Trump Jolts Europe Awake

Trump Jolts Europe Awake
Soldiers with the 82nd Airborne division walk across the tarmac at Green Ramp to deploy to Poland at Fort Bragg, Fayetteville, N.C., on Feb. 14, 2022. (Melissa Sue Gerrits/Getty Images)
Anders Corr

Love Trump or hate him, like him or feel “meh” about him, one thing is undeniable. He is perhaps the only U.S. president—and definitely the only presidential candidate—who forced the Europeans to sit up, take notice, and increase their defense spending.

The Europeans would have preferred to spend the money on free health care and university education for all, but instead, they are strategizing about the perfect mix of moderate increases in their defenses, below what they promised to NATO, paired with flattery of former President Donald Trump, to keep the United States in the alliance and providing free security to Europe should he win the presidency this year.

There are some points about NATO spending that get too little attention. Yes, the 2 percent of GDP minimum defense spending is spoken of, and the atrocious track record over the years of European partners and Canada is front and center. Only the United States and Poland are out in front of the problem at more than 3 percent.

Most Eastern European countries that see the beast up close and personal are spending above 2 percent. That at least gets us to a line of defense at the border with Russia.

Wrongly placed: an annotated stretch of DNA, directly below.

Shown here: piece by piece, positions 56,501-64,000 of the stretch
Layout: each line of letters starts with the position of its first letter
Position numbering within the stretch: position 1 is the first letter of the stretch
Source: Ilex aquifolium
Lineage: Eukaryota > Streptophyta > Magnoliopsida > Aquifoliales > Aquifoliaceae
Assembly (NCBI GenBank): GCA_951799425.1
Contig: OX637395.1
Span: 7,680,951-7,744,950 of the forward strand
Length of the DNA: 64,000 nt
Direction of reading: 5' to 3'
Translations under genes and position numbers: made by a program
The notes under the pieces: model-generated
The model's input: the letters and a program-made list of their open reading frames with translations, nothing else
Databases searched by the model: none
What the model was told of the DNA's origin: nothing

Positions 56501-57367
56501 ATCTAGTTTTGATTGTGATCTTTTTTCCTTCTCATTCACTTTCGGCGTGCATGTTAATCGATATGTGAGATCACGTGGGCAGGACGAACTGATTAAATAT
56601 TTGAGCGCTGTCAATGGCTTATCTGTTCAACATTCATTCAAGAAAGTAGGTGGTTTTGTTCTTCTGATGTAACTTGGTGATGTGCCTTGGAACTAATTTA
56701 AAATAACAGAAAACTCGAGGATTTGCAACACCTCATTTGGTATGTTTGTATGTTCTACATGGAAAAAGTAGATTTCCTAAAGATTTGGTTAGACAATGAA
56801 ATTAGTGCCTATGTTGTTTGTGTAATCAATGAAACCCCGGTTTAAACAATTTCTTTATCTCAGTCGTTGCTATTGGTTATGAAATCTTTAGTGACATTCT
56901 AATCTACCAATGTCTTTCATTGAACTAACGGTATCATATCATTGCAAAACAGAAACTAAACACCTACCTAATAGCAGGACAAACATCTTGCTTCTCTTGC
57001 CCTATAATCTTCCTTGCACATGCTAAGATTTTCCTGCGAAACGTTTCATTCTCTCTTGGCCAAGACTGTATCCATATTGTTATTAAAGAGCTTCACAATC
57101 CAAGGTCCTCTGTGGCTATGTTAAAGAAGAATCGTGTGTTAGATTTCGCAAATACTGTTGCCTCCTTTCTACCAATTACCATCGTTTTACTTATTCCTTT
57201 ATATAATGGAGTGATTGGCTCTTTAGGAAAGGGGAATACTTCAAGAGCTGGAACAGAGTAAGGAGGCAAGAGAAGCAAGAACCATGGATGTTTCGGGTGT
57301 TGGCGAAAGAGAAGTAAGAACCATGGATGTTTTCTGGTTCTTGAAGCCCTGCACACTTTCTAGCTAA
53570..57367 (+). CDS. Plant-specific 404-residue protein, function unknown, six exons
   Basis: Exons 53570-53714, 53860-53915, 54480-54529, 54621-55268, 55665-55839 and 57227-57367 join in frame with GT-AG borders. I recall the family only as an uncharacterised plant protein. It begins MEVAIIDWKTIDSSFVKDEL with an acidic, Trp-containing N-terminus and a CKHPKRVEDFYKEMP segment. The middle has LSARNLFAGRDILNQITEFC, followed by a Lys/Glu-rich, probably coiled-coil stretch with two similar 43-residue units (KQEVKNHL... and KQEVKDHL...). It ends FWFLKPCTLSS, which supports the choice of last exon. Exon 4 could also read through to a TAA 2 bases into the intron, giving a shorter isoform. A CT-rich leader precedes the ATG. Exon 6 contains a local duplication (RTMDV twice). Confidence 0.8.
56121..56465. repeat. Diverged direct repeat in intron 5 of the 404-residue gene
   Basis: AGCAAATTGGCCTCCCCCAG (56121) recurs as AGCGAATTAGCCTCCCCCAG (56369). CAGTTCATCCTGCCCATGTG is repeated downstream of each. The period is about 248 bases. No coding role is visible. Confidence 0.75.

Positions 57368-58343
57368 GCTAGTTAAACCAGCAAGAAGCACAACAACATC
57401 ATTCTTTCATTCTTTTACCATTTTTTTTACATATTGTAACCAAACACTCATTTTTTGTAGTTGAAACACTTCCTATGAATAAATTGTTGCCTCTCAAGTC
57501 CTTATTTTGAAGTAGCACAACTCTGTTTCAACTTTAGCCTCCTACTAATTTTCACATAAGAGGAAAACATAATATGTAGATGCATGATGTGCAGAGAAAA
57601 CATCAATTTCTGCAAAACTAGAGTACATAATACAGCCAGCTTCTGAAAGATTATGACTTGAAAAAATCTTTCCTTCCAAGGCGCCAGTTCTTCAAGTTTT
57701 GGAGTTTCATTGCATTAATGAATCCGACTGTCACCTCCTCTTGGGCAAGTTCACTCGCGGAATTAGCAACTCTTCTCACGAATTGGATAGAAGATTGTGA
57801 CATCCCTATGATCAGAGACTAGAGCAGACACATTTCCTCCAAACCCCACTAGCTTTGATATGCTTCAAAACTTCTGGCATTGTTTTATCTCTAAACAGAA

Strategic depth, however, is lacking. Our Western European laggards are many. They include, according to July 2023 NATO data cited by Newsweek, “France (1.9 percent), Montenegro (1.87 percent), North Macedonia (1.87 percent), Bulgaria (1.84 percent), Croatia (1.79 percent), Albania (1.76 percent), the Netherlands (1.7 percent), Norway (1.67 percent), Denmark (1.65 percent), Germany (1.57 percent), the Czech Republic (1.5 percent), Portugal (1.48 percent), Italy (1.46 percent), Canada (1.38 percent), Slovenia (1.35 percent), Turkey (1.31 percent), Spain (1.26 percent), and Belgium (1.26 percent).”

Even if all these slackers finally reach 2 percent defense spending to a country, should their years of underpayment, which arguably landed us in the geopolitical mess we are in today, be forgotten? Or should their arrears be made up in the future and with interest?

President Trump has said that the Europeans owe America. How much do they owe, and when will they pay? Should we expect them to pay for the entire cost of rebuilding Ukraine, for example, which is arguably due to their own negligence?

We could use the money right about now, given that the U.S. debt is reaching unsustainable, exponential levels of growth, and wars seem to be brewing not only with Russia, Iran, and Yemen but also with China, North Korea, and Venezuela. This entire barbarous lot is rattling their sabers in a synchronized beat. It isn’t a dance party they have in mind. It’s more of a dinner party. A huge cauldron is boiling; they all look hungry and have big, toothy grins, and we are the main attraction.